New OKCPS Superintendent: Poverty is not a learning disability

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OKLAHOMA – In the wake of the demise of Common Core, the new Oklahoma City Public Schools (OKCPS) Superintendent unveiled his plan to drastically improve the quality of education, Wednesday afternoon at the Cowboy and Western Heritage Museum.

Rob Neu pointed out 90% of OKC’s students are living in poverty.

But he says that should not be considered a learning disability.

If a student does not have an adult encouraging them to learn at home, where should that role model come from?

“From the school system,” Neu said. “That can be a bus driver, a custodian, teacher, principal, coach. There’s adults all over the place. A community member. A mentor.”

He wants every child to have access to technology, like smartphones and tablets, to excite them about the learning process.

Neu also announced a new partnership between Oklahoma City Community College (OCCC) and the University of Central Oklahoma (UCO).

If a student completes a teacher education program after going to both schools – and they teach for at least three years in the OKCPS district – their tuition is free.

“We have so many resources, so many assets in this community, that if we can get focused on how we’re going to deploy those assets, we can make a significant difference in our public schools’ performance and really impact students’ lives,” Neu said.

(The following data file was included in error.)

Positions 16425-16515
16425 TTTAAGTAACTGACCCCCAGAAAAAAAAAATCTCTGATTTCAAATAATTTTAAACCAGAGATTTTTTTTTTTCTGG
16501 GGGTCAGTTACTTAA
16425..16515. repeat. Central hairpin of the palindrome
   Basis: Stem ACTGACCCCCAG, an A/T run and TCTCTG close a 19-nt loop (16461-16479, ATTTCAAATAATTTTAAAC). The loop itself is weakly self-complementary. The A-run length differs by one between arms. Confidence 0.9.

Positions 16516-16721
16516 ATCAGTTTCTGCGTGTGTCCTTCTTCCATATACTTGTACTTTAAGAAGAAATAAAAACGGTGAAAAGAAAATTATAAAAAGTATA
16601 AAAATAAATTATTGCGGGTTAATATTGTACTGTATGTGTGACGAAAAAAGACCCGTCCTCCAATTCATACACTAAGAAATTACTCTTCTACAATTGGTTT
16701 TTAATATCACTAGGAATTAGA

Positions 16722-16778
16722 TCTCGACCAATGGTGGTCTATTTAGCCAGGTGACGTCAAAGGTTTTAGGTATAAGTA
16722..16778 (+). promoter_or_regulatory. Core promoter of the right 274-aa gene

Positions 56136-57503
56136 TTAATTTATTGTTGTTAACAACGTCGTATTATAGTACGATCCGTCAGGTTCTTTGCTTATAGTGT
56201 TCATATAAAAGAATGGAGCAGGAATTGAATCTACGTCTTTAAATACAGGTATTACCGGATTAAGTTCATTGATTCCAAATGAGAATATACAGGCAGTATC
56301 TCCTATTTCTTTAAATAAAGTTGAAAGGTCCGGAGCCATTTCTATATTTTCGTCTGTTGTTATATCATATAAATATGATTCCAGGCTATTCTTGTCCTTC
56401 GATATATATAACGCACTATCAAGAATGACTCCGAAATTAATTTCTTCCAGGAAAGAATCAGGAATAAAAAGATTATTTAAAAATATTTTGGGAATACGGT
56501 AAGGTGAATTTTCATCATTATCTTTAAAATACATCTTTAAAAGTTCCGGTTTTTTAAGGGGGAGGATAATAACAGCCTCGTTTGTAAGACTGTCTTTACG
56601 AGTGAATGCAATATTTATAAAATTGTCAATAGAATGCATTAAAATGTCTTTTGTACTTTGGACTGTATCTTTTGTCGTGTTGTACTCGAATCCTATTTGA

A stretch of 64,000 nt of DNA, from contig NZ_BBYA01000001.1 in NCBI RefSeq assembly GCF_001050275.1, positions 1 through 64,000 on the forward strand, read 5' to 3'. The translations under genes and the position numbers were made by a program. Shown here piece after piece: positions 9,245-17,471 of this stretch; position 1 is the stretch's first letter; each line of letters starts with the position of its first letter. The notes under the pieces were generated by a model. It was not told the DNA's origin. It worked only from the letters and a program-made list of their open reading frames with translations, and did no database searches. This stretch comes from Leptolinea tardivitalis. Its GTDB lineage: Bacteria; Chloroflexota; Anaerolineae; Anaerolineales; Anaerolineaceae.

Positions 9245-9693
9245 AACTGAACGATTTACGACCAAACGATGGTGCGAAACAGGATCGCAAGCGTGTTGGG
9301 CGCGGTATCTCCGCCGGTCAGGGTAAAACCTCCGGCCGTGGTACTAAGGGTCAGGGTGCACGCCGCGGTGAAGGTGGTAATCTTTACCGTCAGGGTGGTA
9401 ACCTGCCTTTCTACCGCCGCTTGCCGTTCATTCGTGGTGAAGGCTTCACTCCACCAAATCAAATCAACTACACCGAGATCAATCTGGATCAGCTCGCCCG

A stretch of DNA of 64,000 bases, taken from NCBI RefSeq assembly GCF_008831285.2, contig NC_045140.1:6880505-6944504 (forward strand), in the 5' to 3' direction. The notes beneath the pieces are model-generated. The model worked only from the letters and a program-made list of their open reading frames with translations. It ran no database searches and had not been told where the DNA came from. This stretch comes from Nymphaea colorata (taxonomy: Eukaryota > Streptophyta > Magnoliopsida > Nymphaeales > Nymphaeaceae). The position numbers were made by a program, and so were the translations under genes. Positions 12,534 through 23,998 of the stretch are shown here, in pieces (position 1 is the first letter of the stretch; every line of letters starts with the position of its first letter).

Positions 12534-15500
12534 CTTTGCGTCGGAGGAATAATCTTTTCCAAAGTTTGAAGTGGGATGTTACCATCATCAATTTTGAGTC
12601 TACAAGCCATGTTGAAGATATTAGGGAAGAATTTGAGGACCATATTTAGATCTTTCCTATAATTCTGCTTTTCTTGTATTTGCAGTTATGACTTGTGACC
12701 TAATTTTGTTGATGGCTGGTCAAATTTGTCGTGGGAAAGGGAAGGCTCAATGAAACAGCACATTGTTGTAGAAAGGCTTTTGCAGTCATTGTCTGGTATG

Money, he said, does play a role in improvement.

Neu wants higher salaries for teachers and principals – including a $5,000 relocation offer to help recruiting nationwide.

The University of Oklahoma is helping as well, he said, offering OKCPS a grant that bought Jefferson Middle School new Chromebooks.

He talked about getting kids to think critically, which was a key element of the Common Core curriculum that Oklahoma lawmakers threw out.

“I don’t care if we use Common Core,” Neu said. “I don’t care if we use PASS (Priority Academic Student Skills). What I want is that our students are going to have the most rigorous curriculum that we’re going to design, because we’re going to start with the skills and knowledge that our students in the advanced placement program possess, and design a curriculum backwards.”

One of the biggest rounds of applause Neu received happened when he said “…we cannot teach to the test.”